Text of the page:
With the recent discovery of Huanglongbing (HLB) in Riverside, a disease that has decimated citrus trees in Florida, CNAS faculty have been working with government and industry officials to detect and fight the disease while pioneering new ways to treat infected trees and prevent HLB's spread.
With the genome editing tool CRISPR-Cas9 all the buzz of the science world, CNAS will host four lectures kicking off April 5 exploring the applications and challenges of this new technology as it relates to humans, plants, microbiology and ethics.
From the effect of dark matter on galaxy rotations to the extinction of a songbird species and what it tells us about global warming, read highlights of published papers, grants, discoveries, and breakthroughs led by CNAS faculty.
This is my first — and quite possibly my last — message to you from College Building North. Don't get me wrong — I plan to be here a long time; but when I arrived at UCR to serve as CNAS dean in January, it quickly became clear that the old saying is true: "Location, location, location." While our parking situation is the envy of everyone on campus, College Building North's fringe-of-campus location does not serve the mission of the dean's office well. That mission is multi-faceted, of course, but at its heart is a responsibility to serve our faculty. To do this, we are moving to the near-center of campus in the weeks ahead and invite you to visit us in our new quarters on the second floor of the Geology Building.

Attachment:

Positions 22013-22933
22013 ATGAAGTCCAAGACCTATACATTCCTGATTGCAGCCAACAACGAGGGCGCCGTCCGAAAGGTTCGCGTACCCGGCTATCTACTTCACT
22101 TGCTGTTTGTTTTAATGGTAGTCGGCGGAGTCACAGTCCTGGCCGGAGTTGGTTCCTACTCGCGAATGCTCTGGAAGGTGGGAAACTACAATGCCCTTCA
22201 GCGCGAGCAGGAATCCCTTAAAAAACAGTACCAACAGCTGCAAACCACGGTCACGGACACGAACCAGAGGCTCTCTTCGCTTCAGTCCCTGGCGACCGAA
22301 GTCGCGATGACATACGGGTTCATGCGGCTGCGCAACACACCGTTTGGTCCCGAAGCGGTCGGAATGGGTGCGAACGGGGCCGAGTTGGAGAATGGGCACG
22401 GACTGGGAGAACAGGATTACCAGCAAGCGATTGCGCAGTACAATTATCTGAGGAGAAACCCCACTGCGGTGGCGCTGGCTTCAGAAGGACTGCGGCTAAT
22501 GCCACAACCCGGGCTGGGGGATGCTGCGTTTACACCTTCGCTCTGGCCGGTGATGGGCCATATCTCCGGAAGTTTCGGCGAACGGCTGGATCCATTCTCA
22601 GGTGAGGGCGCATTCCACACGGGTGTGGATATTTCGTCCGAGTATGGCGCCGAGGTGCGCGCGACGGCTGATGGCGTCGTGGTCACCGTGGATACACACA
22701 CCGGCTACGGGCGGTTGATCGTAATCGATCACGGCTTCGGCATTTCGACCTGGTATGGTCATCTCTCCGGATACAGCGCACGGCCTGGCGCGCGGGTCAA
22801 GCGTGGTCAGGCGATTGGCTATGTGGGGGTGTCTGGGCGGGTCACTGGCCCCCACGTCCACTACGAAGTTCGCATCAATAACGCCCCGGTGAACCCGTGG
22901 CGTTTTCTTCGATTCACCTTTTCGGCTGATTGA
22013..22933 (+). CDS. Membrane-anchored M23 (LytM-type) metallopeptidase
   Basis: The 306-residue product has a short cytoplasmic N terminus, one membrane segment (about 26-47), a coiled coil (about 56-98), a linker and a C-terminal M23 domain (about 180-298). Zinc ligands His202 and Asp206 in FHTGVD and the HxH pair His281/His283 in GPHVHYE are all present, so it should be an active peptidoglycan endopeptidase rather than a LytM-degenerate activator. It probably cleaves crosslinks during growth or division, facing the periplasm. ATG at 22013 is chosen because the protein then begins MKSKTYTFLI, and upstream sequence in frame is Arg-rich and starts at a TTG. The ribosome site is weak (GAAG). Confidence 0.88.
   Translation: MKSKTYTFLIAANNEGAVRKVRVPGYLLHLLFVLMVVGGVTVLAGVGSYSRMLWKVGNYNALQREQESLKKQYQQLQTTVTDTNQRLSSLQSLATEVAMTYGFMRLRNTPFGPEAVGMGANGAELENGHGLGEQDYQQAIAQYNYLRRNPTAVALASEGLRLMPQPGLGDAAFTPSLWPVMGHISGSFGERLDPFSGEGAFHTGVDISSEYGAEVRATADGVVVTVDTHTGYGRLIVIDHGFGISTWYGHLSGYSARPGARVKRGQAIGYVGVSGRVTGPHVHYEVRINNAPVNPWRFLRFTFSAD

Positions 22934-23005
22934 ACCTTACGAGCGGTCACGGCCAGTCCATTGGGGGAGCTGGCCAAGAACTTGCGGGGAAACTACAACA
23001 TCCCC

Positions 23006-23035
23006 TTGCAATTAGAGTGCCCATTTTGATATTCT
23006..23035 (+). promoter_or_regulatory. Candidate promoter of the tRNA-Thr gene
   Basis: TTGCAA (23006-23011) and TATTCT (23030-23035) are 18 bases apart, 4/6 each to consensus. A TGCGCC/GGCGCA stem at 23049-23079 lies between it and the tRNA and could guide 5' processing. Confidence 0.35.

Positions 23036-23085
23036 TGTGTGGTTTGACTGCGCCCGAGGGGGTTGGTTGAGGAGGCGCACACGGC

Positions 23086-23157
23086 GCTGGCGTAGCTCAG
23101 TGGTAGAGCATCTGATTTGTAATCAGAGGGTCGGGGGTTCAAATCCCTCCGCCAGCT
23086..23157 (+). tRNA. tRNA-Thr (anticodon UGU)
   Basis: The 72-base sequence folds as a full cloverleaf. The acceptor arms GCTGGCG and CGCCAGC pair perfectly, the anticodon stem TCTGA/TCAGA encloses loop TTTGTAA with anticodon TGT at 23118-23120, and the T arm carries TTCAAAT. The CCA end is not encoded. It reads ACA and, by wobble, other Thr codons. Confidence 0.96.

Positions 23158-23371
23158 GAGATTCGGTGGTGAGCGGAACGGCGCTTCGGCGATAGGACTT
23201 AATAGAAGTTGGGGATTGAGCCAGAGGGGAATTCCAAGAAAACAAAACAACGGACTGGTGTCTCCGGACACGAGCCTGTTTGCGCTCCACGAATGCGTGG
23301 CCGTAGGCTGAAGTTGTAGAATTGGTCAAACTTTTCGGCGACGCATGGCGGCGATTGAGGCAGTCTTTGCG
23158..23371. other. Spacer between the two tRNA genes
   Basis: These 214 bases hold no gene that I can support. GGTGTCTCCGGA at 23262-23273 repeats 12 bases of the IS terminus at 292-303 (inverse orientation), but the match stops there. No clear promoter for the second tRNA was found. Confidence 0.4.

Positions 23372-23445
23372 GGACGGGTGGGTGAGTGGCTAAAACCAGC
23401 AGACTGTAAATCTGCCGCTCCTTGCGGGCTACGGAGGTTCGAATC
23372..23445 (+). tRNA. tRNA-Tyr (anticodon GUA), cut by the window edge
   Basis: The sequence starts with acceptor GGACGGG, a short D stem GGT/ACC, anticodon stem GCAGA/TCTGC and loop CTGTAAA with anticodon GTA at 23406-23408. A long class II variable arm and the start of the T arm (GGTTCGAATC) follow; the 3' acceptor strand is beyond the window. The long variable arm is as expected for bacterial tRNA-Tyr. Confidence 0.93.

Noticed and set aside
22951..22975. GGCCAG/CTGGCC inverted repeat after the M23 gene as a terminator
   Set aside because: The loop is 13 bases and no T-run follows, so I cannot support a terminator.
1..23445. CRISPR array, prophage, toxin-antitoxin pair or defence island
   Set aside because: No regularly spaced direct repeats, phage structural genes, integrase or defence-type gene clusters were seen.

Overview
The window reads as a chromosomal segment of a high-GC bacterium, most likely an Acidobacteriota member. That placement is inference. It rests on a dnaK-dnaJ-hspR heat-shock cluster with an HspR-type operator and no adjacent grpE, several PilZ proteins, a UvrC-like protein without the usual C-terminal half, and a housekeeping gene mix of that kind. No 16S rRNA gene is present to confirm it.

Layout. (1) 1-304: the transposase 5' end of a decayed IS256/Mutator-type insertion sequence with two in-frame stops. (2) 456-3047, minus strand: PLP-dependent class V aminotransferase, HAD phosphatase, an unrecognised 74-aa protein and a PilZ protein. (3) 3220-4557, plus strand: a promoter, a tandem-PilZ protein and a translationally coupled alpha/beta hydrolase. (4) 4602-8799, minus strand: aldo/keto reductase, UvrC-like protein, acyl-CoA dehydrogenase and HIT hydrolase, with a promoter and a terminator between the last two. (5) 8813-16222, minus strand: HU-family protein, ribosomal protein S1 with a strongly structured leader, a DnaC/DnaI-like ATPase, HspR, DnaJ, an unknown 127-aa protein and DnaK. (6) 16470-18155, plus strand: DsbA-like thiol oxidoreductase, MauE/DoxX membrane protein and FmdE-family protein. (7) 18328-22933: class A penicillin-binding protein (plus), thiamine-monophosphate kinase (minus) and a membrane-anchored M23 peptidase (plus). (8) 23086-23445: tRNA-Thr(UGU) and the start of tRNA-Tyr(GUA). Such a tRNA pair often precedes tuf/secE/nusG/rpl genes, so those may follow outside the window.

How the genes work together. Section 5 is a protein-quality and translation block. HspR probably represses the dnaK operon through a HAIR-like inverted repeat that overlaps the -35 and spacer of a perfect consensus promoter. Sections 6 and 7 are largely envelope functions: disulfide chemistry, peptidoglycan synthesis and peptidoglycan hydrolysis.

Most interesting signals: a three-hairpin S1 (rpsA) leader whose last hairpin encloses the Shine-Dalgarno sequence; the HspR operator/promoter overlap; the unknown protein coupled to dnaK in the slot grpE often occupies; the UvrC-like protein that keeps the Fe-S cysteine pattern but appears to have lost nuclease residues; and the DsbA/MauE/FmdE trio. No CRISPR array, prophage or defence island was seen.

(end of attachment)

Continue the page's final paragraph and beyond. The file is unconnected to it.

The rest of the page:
As you will see in this newsletter and in other stories on our website, our faculty and students continue to impress with their research, teaching and accomplishments. Not only did we add 30 new scientist/scholars to our ranks this past fall, we have Mark S. Alber, Vincent J. Duncan Family Professor of Applied Mathematics at the University of Notre Dame, joining us in June. He will become part of a distinguished cohort that includes Professors Julia Bailey-Serres and Yadong Yin, who were recently named to Reuters' list of the most influential scientists in the world. Congratulations go out to them and to Tracy Kahn, curator of UCR's Citrus Variety Collection, who was recently named Givaudan Endowed Chair. Sadly, we also report on our recent loss of two emeritus faculty members. We all owe the late Professors Bruce Chalmers and Earl Oatman a debt of gratitude for their roles in the success of our students, our college and our university.